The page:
The right way to neutralize China’s unfair economic advantage on climate

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There’s a big push in Congress to eliminate any competitive edge handed to China as a result of domestic and international climate change policies. The best idea — short of jettisoning this ill-advised climate agenda altogether — is to undo China’s favorable status as a “developing nation” under the relevant United Nations treaties. This would be much preferable to trying to impose carbon taxes, which proponents claim would help to go after China by branding its goods as insufficiently climate friendly.

It’s strange but true — China, despite having grown into the world’s second largest economy and largest exporter, is still classified by the United Nations as a developing nation under several important environmental treaties. As a result, China gets relatively lenient treatment compared to the U.S. and other developed nation signatories. This includes the 1987 Montreal Protocol on Substances That Deplete the Ozone Layer (known simply as the Montreal Protocol), and the 1992 United Nations Framework Convention on Climate Change (UNFCCC). The initial classification as a developing nation made sense given China’s economy back then, but the U.N. has never updated it.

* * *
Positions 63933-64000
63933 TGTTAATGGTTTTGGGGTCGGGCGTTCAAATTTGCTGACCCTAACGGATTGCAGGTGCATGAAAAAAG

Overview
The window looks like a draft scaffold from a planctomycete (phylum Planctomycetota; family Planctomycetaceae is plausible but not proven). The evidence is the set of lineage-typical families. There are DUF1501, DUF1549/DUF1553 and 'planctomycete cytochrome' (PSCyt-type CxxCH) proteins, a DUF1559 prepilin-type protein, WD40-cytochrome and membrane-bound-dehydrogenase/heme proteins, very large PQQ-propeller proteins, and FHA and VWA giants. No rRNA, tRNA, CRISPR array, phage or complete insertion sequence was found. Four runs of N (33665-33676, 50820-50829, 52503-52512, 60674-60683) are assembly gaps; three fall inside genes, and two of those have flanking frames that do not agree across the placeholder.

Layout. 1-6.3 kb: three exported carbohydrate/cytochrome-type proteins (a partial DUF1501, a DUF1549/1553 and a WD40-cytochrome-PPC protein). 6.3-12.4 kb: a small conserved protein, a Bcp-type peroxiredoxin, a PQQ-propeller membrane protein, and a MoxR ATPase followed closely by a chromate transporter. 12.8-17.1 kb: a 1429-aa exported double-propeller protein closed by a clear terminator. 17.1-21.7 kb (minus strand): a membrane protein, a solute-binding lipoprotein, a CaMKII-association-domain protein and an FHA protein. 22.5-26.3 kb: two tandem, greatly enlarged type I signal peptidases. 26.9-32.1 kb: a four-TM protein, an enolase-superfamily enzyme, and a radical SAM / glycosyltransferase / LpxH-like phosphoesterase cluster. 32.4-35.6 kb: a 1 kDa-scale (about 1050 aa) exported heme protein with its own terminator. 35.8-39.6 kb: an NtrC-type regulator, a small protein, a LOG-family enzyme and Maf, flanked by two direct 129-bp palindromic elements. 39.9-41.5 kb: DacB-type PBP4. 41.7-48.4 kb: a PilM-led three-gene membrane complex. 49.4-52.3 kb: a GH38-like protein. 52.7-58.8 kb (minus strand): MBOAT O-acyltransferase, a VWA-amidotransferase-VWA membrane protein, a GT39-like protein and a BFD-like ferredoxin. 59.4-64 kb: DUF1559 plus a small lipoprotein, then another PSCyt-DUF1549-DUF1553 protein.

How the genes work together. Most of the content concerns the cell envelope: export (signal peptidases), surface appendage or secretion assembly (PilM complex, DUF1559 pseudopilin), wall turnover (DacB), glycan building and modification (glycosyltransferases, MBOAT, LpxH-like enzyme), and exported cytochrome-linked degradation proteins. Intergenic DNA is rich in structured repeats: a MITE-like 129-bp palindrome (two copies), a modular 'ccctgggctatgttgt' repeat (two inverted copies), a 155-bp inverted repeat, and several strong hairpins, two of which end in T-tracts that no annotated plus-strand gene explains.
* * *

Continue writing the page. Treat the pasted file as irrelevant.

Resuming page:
The advantages of developing-nation status are substantial. For example, the Montreal Protocol targeted a class of refrigerants called chlorofluorocarbons (CFCs) on the grounds that they deplete the earth’s ozone layer, but China and other developing nations were granted an additional 10 years to comply. Also, these nations have been and continue to be eligible for financial assistance from a U.N. multilateral fund paid for by wealthy nations, to which the U.S. is the single largest contributor.

At a 2016 Montreal Protocol meeting in Kigali, Rwanda, the treaty was expanded to include many of the chemical substitutes for CFCs on the grounds that they are greenhouse gases. Known as the Kigali Amendment to the Montreal Protocol, it gives China and other designated developing nations an extra 10 years beyond the timelines imposed on developed nations.

These newly-restricted chemicals, called hydrofluorocarbons (HFCs), have many industrial uses; thus, China’s manufacturers will have the benefit of relying on them long after their American counterparts will have had to undergo a costly transition to new compounds. In addition, China is still eligible for U.N. funds to help developing nations comply, paid for in part by American taxpayers.

Read the full article on The Hill.